Mar
17
2005

A new fossil fuels the theory that some dinosaurs cared for their young. It shows an adult Psittacosaurus (SIT-ta-co-SORE-us) with 34 juveniles.

Want to learn more about the latest in dinosaur research? Scientists in Montana have found a Tyrannosaurus Rex femur bone with preserved fleshy tissue inside.

Read about the T-Rex find

See pictures of the T-Rex tissue

Previous fossils had given indirect evidence of dinosaur parenting. One site preserved Allosaurus teeth of different ages. Another revealed baby Maiasaura still in their nests. But this is the first fossil to preserve an adult dinosaur together with young. Read the news release.

Fossil features point to prehistoric parenting

These complete skeletons are preserved with their legs tucked beneath them and their heads raised. This suggests that the animals were buried alive as a group, not swept together after death. The juveniles, one-quarter the size of the adult, are bigger than hatchlings. Their fully-hardened bones indicate the adults tended the young for some time as they matured. Birds and crocodilians, which share a common ancestor with dinosaurs, also care for their offspring. The fossil suggests that parenting behavior evolved just once for this whole group of animals, rather than separately.

Dino daycare?

Some scientists think it's unlikely all 34 juveniles had the same parents. It would be tough for one or two adults to feed so many young. They believe this fossil represents a crèche. Crèche-ing is a form of parenting where a few adults tend offspring from several families while the other adults collect food. We see crèche-ing today in penguins and giraffes, among other animals.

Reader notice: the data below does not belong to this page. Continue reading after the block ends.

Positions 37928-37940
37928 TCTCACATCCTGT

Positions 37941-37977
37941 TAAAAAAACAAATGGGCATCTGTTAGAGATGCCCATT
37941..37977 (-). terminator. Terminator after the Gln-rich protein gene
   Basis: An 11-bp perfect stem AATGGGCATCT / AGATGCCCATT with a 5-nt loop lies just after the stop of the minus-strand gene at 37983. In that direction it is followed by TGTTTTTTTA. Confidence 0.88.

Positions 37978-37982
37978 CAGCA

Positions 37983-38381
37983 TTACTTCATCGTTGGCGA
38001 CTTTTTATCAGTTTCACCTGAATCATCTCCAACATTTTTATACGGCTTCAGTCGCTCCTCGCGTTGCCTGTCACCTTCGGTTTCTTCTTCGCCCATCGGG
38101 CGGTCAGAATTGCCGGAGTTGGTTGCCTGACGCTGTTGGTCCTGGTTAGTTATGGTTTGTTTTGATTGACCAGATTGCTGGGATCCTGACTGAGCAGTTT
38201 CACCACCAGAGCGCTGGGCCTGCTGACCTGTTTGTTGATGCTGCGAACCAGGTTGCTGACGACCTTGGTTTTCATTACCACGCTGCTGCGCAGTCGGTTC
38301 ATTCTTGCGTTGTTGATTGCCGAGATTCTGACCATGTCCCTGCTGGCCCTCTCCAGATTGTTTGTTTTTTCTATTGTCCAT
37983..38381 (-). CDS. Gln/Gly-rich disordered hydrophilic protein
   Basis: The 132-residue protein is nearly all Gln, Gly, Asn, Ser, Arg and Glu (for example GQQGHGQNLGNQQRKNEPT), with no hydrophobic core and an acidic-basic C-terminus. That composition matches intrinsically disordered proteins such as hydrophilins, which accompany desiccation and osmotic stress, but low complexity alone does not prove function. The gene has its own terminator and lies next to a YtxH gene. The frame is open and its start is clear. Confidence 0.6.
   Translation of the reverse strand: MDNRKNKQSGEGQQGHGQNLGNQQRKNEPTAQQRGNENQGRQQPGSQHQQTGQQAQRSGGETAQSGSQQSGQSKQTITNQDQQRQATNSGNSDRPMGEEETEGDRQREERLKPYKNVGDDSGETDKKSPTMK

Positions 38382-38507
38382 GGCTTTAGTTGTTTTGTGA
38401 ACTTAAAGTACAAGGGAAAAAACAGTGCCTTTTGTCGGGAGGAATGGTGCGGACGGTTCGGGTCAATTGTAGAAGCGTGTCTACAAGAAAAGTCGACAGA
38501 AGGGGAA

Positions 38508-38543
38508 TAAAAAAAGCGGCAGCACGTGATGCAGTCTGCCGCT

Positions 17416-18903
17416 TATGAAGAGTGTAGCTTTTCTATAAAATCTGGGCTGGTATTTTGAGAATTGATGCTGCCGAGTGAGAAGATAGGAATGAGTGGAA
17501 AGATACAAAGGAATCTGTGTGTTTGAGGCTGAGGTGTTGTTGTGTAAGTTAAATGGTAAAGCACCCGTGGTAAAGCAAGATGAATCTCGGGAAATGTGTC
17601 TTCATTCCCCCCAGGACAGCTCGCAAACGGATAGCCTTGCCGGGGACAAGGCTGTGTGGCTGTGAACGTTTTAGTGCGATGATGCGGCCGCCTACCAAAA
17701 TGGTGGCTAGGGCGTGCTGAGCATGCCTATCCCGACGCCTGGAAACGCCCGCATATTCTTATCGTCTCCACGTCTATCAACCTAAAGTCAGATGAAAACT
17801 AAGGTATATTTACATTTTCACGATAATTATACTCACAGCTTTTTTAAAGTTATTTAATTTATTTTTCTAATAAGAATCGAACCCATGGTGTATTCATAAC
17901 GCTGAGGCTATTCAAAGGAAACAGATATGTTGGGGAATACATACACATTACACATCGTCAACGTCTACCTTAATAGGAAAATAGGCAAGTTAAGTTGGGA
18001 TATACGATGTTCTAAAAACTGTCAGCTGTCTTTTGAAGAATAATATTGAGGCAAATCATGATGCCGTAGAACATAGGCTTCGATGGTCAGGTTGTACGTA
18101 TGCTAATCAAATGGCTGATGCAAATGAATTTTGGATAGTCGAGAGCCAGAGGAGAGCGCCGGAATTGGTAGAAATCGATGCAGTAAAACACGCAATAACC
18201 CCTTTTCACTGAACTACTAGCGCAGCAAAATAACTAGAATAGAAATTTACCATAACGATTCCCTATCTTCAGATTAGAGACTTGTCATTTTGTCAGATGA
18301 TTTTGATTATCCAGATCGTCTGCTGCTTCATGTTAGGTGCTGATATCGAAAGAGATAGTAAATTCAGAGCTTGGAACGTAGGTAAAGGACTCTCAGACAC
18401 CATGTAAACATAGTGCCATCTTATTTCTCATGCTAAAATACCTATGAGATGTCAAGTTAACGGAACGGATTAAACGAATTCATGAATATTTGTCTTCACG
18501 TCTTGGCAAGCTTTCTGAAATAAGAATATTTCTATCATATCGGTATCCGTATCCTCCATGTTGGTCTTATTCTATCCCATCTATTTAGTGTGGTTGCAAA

Most of what scientists believe about dinosaur behavior is based on observation of modern animals. Some scientists look at this fossil and see a crèche. But the bones could lend themselves to other interpretations as well. Can you think of any? What interests you about dinosaurs? What kinds of stories would you like to see?

Your Comments, Thoughts, Questions, Ideas

Katie Schmit's picture
Katie Schmit says:

I have always been so amazed by how big they are. They are as big as my head.\r\n\r\n\r\n\r\n\r\n

posted on Sun, 06/05/2005 - 3:33pm
Anonymous's picture
Anonymous says:

I think it's cool that our daycares have very ancient ancestors.

posted on Mon, 03/21/2005 - 3:27pm
cassie's picture
cassie says:

I totally agree with your theory. It is a great idea. U R AWESOME!!!!